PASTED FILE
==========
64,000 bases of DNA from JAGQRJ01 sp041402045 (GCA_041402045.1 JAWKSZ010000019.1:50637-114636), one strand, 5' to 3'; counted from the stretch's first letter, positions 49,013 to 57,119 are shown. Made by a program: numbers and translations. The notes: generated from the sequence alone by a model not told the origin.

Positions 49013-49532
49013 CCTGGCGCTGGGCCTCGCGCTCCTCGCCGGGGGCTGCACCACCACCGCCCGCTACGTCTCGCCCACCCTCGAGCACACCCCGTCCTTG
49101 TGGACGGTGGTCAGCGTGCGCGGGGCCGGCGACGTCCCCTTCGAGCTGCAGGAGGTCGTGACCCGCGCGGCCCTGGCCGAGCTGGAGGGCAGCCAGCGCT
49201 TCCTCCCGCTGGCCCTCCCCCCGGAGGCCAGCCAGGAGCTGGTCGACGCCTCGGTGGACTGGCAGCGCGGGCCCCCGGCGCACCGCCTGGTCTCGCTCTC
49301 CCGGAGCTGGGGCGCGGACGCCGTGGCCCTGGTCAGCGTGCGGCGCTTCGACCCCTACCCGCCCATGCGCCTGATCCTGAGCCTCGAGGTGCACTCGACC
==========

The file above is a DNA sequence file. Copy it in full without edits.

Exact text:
64,000 bases of DNA from JAGQRJ01 sp041402045 (GCA_041402045.1 JAWKSZ010000019.1:50637-114636), one strand, 5' to 3'; counted from the stretch's first letter, positions 49,013 to 57,119 are shown. Made by a program: numbers and translations. The notes: generated from the sequence alone by a model not told the origin.

Positions 49013-49532
49013 CCTGGCGCTGGGCCTCGCGCTCCTCGCCGGGGGCTGCACCACCACCGCCCGCTACGTCTCGCCCACCCTCGAGCACACCCCGTCCTTG
49101 TGGACGGTGGTCAGCGTGCGCGGGGCCGGCGACGTCCCCTTCGAGCTGCAGGAGGTCGTGACCCGCGCGGCCCTGGCCGAGCTGGAGGGCAGCCAGCGCT
49201 TCCTCCCGCTGGCCCTCCCCCCGGAGGCCAGCCAGGAGCTGGTCGACGCCTCGGTGGACTGGCAGCGCGGGCCCCCGGCGCACCGCCTGGTCTCGCTCTC
49301 CCGGAGCTGGGGCGCGGACGCCGTGGCCCTGGTCAGCGTGCGGCGCTTCGACCCCTACCCGCCCATGCGCCTGATCCTGAGCCTCGAGGTGCACTCGACC